The polder model (Dutch: poldermodel) is consensus decision-making, based on the acclaimed Dutch version of consensus-based economic and social policy making in the 1980s and 1990s.
The polder model has been described as "a pragmatic recognition of pluriformity" and "cooperation despite differences". It is thought that the Dutch politician Ina Brouwer was the first to use the term poldermodel, in her 1990 article "Het socialisme als poldermodel?" (Socialism as polder model?), although it is uncertain whether she coined the term or simply seems to have been the first to write it down.
Socioeconomic polder model
The Dutch polder model is characterised by the tri-partite cooperation between employers' organisations such as VNO-NCW, labour unions such as the Federation Dutch Labour Movement, and the government. These talks are embodied in the Social-Economic Council (Dutch: Sociaal-Economische Raad, SER). The SER serves as the central forum to discuss labour issues and has a long tradition of consensus, often defusing labour conflicts and avoiding strikes. Similar models are in use in Finland, namely Comprehensive Income Policy Agreement and universal validity of collective labour agreements.
The current Dutch polder model is said to have begun with the Wassenaar Accords of 1982, when unions, employers, and government decided on a comprehensive plan to revitalise the economy involving shorter working times and less pay on the one hand, and more employment on the other. This polder model, combined with a neoliberal economic policy of privatisation and budget cuts has been held to be responsible for the Dutch economic miracle of the late 1990s.
An important role in this process was played by the Dutch Central Planning Bureau (CPB), founded by Jan Tinbergen. The CPB's policy advice since 1976, in particular with the Den Hartog and Tjan model, in favour of wage restraint, was an important argument, supportive for government and employers, that the unions could not easily counter.
Many authors and researchers, however, have argued that the Wassenaar Agreement has been largely overrated. Most of these writers have argued that considerable continuity can be seen from the 1950s on. The young historian Stijn Kuipers, however, draws the line even further. In an article which is much indebted to the work of Coen Helderman, Kuipers argues that the modern socioeconomic polder model already manifested itself in 1920 with the Dutch High Council of Labour. It would follow that the polder model is much older and therefore could have had a larger influence on Dutch society and economy than has generally been thought up to now.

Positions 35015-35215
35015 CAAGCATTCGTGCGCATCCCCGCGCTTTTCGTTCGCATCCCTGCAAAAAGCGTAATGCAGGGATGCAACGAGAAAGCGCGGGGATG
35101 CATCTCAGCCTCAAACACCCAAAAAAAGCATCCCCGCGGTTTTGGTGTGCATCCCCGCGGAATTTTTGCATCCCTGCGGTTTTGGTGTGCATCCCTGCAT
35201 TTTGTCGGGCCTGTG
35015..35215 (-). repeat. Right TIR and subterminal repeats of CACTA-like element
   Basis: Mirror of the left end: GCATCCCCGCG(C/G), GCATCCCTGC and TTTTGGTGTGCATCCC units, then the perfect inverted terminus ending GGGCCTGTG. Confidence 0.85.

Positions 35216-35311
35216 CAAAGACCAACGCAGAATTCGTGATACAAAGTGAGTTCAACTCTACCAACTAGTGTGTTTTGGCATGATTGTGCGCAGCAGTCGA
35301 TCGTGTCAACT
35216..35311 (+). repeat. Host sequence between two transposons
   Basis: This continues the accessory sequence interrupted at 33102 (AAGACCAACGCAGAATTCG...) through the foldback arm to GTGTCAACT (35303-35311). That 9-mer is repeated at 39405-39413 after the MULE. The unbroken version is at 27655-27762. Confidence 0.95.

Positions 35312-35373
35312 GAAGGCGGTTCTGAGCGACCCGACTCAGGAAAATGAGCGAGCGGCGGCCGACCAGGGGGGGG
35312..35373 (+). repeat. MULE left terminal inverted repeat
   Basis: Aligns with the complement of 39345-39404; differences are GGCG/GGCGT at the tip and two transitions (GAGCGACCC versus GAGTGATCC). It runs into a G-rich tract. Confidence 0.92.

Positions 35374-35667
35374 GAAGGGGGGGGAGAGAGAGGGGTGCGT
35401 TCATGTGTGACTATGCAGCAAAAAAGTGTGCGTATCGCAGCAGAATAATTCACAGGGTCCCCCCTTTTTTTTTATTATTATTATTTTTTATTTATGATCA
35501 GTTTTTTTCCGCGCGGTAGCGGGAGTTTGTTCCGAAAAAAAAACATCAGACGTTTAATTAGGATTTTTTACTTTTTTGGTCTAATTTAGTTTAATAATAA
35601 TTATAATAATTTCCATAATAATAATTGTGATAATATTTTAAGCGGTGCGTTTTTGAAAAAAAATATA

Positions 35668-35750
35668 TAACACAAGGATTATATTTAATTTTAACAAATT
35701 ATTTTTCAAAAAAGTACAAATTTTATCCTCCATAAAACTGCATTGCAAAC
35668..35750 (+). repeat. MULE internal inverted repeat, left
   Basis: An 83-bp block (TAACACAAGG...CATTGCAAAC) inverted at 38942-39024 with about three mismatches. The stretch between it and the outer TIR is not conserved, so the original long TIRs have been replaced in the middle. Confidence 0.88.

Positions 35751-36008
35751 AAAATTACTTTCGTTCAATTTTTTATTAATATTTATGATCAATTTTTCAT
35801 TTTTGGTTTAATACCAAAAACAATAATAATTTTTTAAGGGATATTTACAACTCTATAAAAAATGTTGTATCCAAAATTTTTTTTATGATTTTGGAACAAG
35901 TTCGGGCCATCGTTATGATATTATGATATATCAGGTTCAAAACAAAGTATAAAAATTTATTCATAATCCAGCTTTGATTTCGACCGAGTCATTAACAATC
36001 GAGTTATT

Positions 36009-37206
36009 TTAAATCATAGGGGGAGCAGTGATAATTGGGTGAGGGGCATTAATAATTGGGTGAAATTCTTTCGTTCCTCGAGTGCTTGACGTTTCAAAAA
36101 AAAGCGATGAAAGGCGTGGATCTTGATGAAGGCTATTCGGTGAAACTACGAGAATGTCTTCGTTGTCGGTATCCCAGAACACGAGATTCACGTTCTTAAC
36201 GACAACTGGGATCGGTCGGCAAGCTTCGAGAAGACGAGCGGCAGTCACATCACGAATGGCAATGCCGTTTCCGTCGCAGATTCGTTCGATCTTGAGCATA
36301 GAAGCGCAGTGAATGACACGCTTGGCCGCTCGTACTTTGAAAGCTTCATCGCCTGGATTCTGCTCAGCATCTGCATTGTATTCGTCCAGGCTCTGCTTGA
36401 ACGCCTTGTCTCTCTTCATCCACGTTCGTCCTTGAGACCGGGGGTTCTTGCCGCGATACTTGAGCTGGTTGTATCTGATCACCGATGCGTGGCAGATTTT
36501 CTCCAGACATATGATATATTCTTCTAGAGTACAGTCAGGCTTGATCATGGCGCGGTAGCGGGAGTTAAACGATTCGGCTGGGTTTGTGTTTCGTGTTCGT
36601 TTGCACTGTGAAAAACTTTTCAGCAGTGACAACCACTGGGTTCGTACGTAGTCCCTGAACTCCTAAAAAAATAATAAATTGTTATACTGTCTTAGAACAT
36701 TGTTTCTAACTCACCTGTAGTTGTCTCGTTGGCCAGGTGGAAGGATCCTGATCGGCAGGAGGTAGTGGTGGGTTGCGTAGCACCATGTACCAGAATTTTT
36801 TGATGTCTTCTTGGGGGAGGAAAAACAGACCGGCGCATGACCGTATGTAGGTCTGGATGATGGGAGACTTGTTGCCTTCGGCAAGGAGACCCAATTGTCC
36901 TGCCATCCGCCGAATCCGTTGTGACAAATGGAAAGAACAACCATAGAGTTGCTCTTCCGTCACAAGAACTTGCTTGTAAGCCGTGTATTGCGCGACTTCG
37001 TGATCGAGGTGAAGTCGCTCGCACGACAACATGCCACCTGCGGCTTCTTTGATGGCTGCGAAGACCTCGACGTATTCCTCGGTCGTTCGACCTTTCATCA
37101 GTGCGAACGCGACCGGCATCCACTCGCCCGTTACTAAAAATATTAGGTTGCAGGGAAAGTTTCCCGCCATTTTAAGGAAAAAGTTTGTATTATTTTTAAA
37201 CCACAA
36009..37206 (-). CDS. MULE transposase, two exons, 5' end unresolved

The term polder model and especially the verb polderen (to polder) has been used pejoratively by some politicians to describe the slow decision-making process where all parties have to be heard. The model flourished under the "Purple" governments of Dutch prime minister Wim Kok, a coalition including the traditional rivals the Labour Party (a social-democratic party, whose colour is red) and the People's Party for Freedom and Democracy (right-wing liberals, whose colour is blue). In the declining economic climate of the early 21st century the model came under fierce attack particularly from right-wing politicians and Pim Fortuyn in his book entitled De puinhopen van acht jaar Paars ("The wreckage of eight years Purple").
Somewhat ironically, there is no consensus about the exact historical background of the polder model. In general there are three views on this subject.
One explanation points to the rebuilding of the Netherlands after World War II. Corporatism was an important feature of Christian Democratic, and particularly Catholic, political thought. During the postwar period, the Catholic, Protestant, Christian, social-democratic, and liberal parties decided to work together to reconstruct the Netherlands, as did unions and employers' organizations. Important institutions of the polder model, like the SER, were founded in this period. No single political party has ever had anything approaching an overall majority in parliament, so coalition government is inevitable. This makes parties extremely cautious, since today's enemy may be tomorrow's ally, all the more so in present times when the "death of ideology" has made it possible for almost all the parties to work together.
Another explanation points to the dependency of the Netherlands on the international economy. The Dutch cannot afford protectionism against the unpredictable tides of the international economy, because the Netherlands is not an autarkic economy. Therefore, to cushion against the international economy, they set up a tri-partite council which oversaw an extensive welfare state.
A third explanation refers to a unique aspect of the Netherlands, that it consists in large part of polders, land reclaimed from the sea, which requires constant pumping and maintenance of the dykes. So ever since the Middle Ages, when the process of land reclamation began, different societies living in the same polder have been forced to cooperate because without unanimous agreement on shared responsibility for maintenance of the dykes and pumping stations, the polders would have flooded and everyone would have suffered. Crucially, even when different cities in the same polder were at war, they still had to cooperate in this respect. This is thought to have taught the Dutch to set aside differences for a greater purpose.